MORETZ: Well, I really only want to be releasing content and making movies that I think are pertinent, that I feel are not only impactful to myself, but in some ways societally impactful.
MW:Does following that purpose exclude doing big studio comedies like, say, Neighbors 2?
MORETZ: I haven’t said that. I think Neighbors 2 was a very progressive movie. It was a movie that for the first time showed women being able to be silly, and dumb, and make mistakes, and we get wasted too, and we are teenagers as well, so I think that goes in line with who I am. I don’t think it’s exactly that I can’t do studio films, or I won’t do. It’s not even that. It’s just listening to my heart and making decisions based on where I am, and who the filmmakers are, and who’s telling the story. Is it a story that we’ve heard before, or is it a new perspective that we need to hear? Stories that mean something. So even if they are comedies, still let them be impactful and societally important, as was Neighbors.
[Any] movie I pulled out of when I did my break in my career, it was not Neighbors. Neighbors was already released and I had done the press tour on that. It was the movies that I was attached to that I was potentially going to be doing that weren’t right for me, but it wasn’t because of just the content. It was the obstacles and these hurdles that I was trying to overcome from the studios, and the conversations I was having with people that were trying to tell me how young women should be depicted when I am a young woman. That was my issue. It was the issue of working with people that I don’t think had the best interest of the future, when I think art is the most important form of activism that you can be releasing.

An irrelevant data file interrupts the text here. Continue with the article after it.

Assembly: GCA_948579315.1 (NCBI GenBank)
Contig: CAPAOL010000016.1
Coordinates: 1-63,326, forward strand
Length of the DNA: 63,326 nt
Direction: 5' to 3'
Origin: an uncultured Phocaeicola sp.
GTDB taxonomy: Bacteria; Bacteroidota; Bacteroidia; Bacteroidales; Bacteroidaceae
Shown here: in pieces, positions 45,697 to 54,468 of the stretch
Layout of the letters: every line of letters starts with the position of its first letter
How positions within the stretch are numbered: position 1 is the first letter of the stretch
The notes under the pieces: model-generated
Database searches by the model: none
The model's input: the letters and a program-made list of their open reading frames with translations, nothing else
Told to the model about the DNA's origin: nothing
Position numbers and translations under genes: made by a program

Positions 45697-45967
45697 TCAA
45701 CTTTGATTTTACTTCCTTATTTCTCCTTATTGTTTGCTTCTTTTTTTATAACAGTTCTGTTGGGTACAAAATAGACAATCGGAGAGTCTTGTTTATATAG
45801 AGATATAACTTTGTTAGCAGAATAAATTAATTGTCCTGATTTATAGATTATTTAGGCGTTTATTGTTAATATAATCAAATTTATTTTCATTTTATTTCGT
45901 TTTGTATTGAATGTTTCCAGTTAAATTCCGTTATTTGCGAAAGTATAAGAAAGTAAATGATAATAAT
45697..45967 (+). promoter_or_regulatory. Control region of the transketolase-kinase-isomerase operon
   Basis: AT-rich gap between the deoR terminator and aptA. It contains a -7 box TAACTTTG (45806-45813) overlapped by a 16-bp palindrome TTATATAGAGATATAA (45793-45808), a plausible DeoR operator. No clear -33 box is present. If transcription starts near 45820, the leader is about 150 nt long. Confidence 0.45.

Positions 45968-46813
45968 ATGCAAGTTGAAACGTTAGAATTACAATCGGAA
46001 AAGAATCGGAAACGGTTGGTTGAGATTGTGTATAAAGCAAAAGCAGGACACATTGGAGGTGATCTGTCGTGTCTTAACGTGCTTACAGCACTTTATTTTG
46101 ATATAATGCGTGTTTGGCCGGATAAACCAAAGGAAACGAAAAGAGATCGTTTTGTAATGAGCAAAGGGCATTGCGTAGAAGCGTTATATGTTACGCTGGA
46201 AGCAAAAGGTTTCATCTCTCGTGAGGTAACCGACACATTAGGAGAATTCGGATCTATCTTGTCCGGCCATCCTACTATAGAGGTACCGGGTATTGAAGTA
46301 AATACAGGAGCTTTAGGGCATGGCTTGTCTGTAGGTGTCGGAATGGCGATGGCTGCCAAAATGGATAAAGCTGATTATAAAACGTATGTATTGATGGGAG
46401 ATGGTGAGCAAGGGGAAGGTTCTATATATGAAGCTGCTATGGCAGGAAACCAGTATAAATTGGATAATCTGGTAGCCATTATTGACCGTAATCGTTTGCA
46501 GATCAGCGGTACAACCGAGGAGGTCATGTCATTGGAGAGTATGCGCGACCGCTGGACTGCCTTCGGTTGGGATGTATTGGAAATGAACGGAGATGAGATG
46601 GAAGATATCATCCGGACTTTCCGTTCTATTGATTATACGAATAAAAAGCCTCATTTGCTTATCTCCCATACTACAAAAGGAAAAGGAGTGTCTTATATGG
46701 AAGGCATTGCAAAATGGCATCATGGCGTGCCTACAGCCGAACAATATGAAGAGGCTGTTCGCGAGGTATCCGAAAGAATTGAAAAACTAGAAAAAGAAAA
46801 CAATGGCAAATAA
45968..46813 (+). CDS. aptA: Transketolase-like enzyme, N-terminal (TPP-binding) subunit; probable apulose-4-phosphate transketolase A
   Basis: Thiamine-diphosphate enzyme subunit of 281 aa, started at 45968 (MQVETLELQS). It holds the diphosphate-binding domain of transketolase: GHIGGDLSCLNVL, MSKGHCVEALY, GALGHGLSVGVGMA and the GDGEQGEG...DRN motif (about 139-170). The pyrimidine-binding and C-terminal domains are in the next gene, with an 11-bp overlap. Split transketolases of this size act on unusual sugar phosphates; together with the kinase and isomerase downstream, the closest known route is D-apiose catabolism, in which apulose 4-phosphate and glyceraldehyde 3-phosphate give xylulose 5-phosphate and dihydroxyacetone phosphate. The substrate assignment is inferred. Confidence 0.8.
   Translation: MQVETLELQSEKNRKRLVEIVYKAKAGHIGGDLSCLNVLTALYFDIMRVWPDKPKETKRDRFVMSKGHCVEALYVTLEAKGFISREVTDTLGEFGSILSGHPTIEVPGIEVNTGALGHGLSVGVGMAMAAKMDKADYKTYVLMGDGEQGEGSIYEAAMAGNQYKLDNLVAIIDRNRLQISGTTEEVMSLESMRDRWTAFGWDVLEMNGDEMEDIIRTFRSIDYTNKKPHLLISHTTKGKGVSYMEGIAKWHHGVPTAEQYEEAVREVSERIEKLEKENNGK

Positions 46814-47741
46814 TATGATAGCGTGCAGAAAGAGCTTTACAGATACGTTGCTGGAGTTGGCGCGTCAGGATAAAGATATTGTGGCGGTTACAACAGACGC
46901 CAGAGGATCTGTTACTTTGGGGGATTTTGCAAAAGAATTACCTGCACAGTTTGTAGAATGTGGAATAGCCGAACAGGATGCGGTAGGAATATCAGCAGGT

The Miseducation of Cameron Post is not rated. It opens August 10 at Landmark’s E Street Cinemas and Bethesda Row Cinemas. Visit landmarktheatres.com.
André Hereford covers arts and entertainment for Metro Weekly. He can be reached at firstname.lastname@example.org. Follow him on Twitter at @here4andre.